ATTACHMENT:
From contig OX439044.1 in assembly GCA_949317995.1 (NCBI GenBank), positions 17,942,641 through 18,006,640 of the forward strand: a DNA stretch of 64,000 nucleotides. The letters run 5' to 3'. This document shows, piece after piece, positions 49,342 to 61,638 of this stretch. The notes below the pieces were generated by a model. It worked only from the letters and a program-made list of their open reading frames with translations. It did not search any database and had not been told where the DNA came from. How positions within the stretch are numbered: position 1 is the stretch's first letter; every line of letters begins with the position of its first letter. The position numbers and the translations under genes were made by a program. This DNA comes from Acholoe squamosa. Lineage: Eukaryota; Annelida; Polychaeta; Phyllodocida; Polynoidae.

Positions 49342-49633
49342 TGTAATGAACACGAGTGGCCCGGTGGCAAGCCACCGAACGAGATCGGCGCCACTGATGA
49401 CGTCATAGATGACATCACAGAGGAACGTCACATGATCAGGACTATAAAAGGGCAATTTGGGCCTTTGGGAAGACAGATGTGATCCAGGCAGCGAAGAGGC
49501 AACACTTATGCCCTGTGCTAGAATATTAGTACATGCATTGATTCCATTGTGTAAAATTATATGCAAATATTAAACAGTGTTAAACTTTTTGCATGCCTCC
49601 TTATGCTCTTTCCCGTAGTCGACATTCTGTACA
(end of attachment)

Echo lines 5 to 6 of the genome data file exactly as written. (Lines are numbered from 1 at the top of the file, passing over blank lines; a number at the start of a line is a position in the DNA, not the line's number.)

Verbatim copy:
49501 AACACTTATGCCCTGTGCTAGAATATTAGTACATGCATTGATTCCATTGTGTAAAATTATATGCAAATATTAAACAGTGTTAAACTTTTTGCATGCCTCC
49601 TTATGCTCTTTCCCGTAGTCGACATTCTGTACA